Polly isn’t your real name. Where did it come from?

A couple of years ago, I lived in Medellin for quite a while. The pronunciation of my real name wasn’t that easy for Spanish-speaking people, so all of a sudden they started calling me Polly. It’s a reference to Polly Pocket, those little blonde puppets that were popular in the nineties. And I must admit, I love it.

How do you become a ballpoint-ninja?

You just gave me an idea to upload a guide on WikiHow. But between us, I guess it just takes one simple idea and a ballpoint.

 About the ‘simple ideas’...Currently I have three different topics running through my artwork, and they're all based on a different approach. Project Fukit is about actually giving a f*ck. It is the reason why I started working as an artist. People started sending me pictures of their almighty finger and I started drawing them and sending the drawings to their friends anonymously. Imagine the stories that go along with that! Another series, Guilty Pleasures, is about the female body and our perception of sexuality. The third series has no title yet but it is much more about philosophical questions, morality and what's going on in the world nowadays.

What words best describe your art?

Positively provocative’ – two words that sum up the power of ink. A blue liquid that I fell in love with the first time I started doodling when I was a little kid. Searching for shades and intensities that change with every bend a line takes on paper. A simple scratch on a sheet is, if you look carefully, an elucidation of unspoken words.

Can you describe your artistic process?

It all starts with a sketch. I've piled up sketchbooks in my studio filled with poetry, texts and drawings. Based on that I look for visual representations. I draw in a rush of emotions. When I really feel it… it is magic seeing it coming to life on paper. The world disappears and the battle with ink starts.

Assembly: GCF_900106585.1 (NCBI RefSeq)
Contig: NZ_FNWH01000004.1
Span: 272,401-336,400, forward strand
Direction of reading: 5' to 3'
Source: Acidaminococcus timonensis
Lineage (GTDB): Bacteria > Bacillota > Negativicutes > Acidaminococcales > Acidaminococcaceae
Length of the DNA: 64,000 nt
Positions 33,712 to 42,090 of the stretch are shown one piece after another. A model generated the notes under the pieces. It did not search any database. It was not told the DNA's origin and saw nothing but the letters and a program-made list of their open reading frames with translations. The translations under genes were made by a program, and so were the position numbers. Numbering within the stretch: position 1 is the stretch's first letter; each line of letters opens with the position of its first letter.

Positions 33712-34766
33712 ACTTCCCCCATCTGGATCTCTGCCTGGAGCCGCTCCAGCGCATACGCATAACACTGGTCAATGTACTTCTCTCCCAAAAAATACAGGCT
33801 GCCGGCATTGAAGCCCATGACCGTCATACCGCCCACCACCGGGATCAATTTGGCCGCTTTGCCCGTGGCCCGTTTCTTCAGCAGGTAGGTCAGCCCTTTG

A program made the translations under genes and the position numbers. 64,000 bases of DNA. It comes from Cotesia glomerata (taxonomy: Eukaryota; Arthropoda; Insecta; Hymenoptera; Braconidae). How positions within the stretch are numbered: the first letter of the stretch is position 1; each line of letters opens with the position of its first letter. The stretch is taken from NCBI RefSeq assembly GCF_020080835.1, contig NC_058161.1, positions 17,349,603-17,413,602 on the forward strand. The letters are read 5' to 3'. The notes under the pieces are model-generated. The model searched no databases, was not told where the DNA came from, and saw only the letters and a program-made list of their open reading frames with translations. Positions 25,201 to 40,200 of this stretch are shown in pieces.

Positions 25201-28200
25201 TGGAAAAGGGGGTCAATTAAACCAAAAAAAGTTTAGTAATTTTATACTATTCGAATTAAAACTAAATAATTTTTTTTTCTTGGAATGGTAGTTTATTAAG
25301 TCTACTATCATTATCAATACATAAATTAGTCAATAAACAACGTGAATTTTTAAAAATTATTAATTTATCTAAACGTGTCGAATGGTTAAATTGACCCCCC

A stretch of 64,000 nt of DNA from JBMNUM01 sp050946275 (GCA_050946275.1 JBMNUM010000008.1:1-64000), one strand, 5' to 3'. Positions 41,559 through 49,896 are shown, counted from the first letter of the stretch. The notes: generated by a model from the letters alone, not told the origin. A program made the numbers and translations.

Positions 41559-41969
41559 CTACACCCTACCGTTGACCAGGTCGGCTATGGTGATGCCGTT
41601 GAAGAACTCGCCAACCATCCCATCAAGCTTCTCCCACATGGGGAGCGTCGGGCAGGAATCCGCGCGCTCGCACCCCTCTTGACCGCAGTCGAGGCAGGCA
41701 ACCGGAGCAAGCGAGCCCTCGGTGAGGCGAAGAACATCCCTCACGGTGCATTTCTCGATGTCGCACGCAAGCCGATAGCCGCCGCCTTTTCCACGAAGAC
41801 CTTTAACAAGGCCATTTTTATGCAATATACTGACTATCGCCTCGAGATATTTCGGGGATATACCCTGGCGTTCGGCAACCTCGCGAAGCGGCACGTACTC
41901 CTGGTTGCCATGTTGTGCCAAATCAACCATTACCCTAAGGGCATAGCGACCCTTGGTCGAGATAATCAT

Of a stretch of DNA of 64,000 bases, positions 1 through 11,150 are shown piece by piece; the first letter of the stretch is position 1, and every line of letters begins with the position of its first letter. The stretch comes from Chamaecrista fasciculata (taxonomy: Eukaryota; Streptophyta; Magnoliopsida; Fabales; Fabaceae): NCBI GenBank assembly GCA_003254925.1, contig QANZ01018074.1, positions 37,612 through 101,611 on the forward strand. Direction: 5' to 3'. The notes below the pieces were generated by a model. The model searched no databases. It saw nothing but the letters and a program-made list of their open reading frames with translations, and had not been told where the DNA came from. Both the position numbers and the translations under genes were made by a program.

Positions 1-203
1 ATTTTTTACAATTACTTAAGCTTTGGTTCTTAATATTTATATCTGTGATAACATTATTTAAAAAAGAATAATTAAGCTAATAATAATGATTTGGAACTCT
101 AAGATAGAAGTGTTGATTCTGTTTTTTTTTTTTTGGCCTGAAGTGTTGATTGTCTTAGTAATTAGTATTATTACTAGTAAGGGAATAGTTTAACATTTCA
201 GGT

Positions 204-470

Mostly I draw with ballpoint but I'm experimenting with other techniques too. Such as ink that is the base of ballpoint. When I made ‘la petite…’ I got truly fascinated by the shiny bronze layer you get when layering. Currently I'm experimenting with blue charcoal and I really want to dig into oil painting soon.

Every drawing, painting or sketch starts with a question. Mostly, there are no right or wrong answers to it. Perception is something fascinating to me. I collect thoughts of others to show different sides of a story.

A beautiful example I can give about my approach is the content that you see on your Facebook feed. Facebook’s algorithms make sure that you only see the news based on what your preferences are. By supporting this, you'll only see what you like to hear and say yes to, with no extra input to reflect on. Everyone has their own truths. And there is no right or wrong in it.  (If it comes to morals, I could raise an eyebrow sometimes, but I try to stay as neutral as possible).

My series Guilty Pleasures is all about the female body. The forms, the curves,... There is an erotic side to it, but my main focus is more the study of the body and the on how women experiences their sexuality. There are so many types of pleasures, and I feel curious about it.

When I started to draw my friends, more and more women started to approach me online. They opened up about their desires, thoughts and even fantasies. Nothing gives me more pleasure than celebrating the beauty of this.

Love and affection. Lust and desire. They’re all different words and approaches to this topic. Due to my art, I have the privilege to read and share so many different and intimate views on sexuality. I love how people open up and share their thoughts and experiences. In a way, they all became my muses.

What’s inspiring you lately?